After lunch and poster session, we are getting back to have some more exciting sciences!
Johan Elf- Single Molecule Studies of Cas9 Search Kinetics in Living Cells
Using single fluorescent microscopy, Johan is trying to investigate how long it takes for Cas9 to locate to a single target sequence in living cells.
He compared the searching time of Cas9 with the lac repressor lacI on target DNA in cells. LacI slides on the major groove of DNA, and it takes about 3 minutes for a lacI to find a operator. On the other hand, Cas9 has guide RNA that needs base pairing with its targeting sequence, so it needs to unfold the DNA and compare if the DNA matches with its sequence. With their smart method “dCas9 (deactivated Cas9) single molecule binding assay”, they discovered that it takes around 6 hr for an individual Cas9 to bind its target! That was a pretty long time! But it only takes around 30 ms for its searching time per PAM, indicating that there could be many short interactions. The dissociation rate of Cas9 is pretty long, matching the generation time of the cell.
It amazes me that it takes 6hr for Cas9 to bind a single dsDNA target which is 100X longer than lacI!
Melike Lakadamyali- Decoding Chromatin Organization with Superresolution Microscopy
Melike first gave us some background on chromatin organization over different length scale, and the long term goal is to visualize the chromosome fiber. She is interested in how nucleosomes are arranged in vivo.
She is using a model system that has asymmetric cell division, the neuroblast cell, and they are looking into interphase compaction and mitotic compaction. She found that interphase chromatin compaction scales with cell size in small cells but not large cells. Next, she found that mitotic compaction rates scale with the nuclear volume and interphase chromatin compaction. This is interesting because the fact that it is dependent on nuclear volume indicates that there may be a factor that compacts chromatin, and the concentration as well as the accessibility of this factor is important.
She will be trying to look into the histone modifications and also cohesin and condensin as the next step.
Yujie Sun- Labeling and imaging of the chromosome & superresolution techniques for study of 3D genomic questions
The first part of Yujie‘s talk is about multicolor labeling and long term imaging of chromosome loci. Besides fusing GFP to dCas9, putting fluorescence tags on sgRNA is a favored alternative. He demonstrated that one can have more fluorescence tags on sgRNA, and sgRNA better stands photobleaching. The reason for the bleach resistant of fluorescent sgRNA is attributed to fast exchange rate of MCP on MS2, so it recovers faster with better recovery magnitude. He also demonstrated with an example which involves labeling of single, non-repetitive locus, MUC4 & HER2 gene labeling in a single cell. He goes on to talk about a brilliant idea of all-in-one sgRNA expression plasmid, which can express multiple sgRNAs in one plasmid! This would be useful for reliable activation/repression of genes simultaneous in a single cell.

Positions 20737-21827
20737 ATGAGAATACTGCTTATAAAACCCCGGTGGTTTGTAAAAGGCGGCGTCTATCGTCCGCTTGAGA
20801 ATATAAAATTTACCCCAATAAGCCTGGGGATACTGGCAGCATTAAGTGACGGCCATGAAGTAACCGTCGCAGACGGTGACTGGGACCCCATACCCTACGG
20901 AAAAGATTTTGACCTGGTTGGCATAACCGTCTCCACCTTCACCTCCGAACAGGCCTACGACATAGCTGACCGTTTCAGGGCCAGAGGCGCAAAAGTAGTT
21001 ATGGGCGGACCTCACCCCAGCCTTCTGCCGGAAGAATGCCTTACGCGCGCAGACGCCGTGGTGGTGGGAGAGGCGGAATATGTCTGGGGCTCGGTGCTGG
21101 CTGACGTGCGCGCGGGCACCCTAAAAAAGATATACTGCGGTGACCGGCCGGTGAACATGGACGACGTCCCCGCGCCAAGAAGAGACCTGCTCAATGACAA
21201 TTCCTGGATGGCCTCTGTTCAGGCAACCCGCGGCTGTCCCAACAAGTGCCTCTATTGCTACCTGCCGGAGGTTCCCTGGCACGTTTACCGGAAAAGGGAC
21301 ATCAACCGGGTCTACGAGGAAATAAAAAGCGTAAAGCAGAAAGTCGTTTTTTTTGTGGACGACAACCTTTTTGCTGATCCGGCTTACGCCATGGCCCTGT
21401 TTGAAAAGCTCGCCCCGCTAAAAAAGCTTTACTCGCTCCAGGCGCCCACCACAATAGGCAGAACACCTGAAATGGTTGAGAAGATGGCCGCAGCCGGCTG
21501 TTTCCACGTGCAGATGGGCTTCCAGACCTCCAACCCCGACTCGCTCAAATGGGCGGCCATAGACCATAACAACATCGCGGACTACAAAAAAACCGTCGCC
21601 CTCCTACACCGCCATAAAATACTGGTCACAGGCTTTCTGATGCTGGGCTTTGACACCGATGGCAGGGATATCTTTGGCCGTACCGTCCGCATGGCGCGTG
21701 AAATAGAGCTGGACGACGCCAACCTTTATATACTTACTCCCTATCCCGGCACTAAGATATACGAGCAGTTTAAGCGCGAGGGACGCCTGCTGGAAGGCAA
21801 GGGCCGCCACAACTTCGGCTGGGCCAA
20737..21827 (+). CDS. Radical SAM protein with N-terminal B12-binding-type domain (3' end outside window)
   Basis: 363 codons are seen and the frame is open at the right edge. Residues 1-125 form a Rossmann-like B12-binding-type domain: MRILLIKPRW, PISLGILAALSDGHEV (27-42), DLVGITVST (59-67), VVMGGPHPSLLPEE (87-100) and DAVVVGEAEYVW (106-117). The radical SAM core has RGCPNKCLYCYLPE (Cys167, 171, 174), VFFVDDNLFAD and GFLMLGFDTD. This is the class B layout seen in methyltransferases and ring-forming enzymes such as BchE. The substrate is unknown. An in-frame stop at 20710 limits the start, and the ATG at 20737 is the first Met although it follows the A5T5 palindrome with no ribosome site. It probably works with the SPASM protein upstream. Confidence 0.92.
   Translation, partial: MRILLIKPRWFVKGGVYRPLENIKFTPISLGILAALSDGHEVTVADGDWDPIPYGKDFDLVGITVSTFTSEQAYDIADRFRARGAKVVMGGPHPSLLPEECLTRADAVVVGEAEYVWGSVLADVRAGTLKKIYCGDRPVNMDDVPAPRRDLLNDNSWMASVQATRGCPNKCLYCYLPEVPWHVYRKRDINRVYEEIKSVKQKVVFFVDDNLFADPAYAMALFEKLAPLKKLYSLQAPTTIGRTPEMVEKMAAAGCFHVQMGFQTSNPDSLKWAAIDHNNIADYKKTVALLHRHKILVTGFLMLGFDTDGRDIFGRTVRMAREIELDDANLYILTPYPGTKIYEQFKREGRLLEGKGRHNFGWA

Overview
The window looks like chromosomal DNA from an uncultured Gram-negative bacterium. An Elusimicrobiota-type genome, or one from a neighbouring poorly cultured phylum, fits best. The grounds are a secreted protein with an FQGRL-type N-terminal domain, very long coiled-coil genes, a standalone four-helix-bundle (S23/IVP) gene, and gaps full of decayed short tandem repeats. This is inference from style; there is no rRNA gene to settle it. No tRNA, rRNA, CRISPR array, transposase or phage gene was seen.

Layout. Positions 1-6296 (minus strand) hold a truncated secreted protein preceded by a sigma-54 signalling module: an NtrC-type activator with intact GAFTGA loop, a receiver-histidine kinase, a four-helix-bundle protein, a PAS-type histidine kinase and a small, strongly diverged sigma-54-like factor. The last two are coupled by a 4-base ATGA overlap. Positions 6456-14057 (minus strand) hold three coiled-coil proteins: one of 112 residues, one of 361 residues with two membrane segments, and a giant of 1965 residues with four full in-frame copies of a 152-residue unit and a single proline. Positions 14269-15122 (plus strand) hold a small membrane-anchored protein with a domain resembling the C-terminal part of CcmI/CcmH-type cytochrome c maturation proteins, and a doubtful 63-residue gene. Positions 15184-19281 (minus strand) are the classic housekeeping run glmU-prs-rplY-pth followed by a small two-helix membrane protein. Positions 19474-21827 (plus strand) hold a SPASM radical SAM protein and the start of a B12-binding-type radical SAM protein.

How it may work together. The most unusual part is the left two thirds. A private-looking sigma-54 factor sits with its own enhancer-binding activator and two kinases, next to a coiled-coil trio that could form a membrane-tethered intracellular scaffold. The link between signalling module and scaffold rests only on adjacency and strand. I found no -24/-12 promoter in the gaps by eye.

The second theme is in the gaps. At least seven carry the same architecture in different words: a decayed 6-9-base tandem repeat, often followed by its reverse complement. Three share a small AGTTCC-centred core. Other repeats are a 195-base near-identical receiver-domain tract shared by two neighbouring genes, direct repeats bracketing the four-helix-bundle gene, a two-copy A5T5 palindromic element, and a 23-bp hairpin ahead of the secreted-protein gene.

In the second part of the talk, Yujie focuses on the superresolution techniques for study of 3D genomic questions. Excitingly, he showed they were able to direct dynamic observation of Pol II clustering in live cells for the first time! To study if and how serum stimulation enhances Pol II clustering, they used actin mutant/spatial depletion along with serum stimulation with tcPALM, immuno-FISH, and two-color superresolution imaging. They found that nuclear actin is required for the establishment of the serum induced transcription program, and also required for enhanced level Pol II clustering upon IFN-gamma treatment. Moreover, upon serum stimulation, serum response genes are localized within Pol II clusters, and nuclear actin filaments and Pol II clusters colocalize.
Sangyoon Han- Emerging Role of Differential Molecular Association in Force-transmitting Nascent Adhesions
Sangyoon is interested in the factors that are affecting the decision process of nascent adhesions, which could be coming from early molecular assembly (talin, vincullin, and paxillin), and/or affected by mechanical forces. He also addresses the three challenges faced: how to measure forces from small adhesions, heterogeneous molecular movement, and how to link molecular movement to the force.
For measuring forces from small adhesions, he uses the TFM (high resolution traction force microscopy), and by using sparsity force reconstruction, he was able to suppress noise without underestimating the force. He found that nascent adhesions of a living cell transmit significant amount of forces. Next, he wanted to know if all the nascent adhesions are the same? He uses a very neat method – machine learning! By machine learning of adhesion tracks, he was able to characterize different types of nascent adhesions.
For those interested in his technical methods, he has TFM package, adhesion tracking and classification packages available!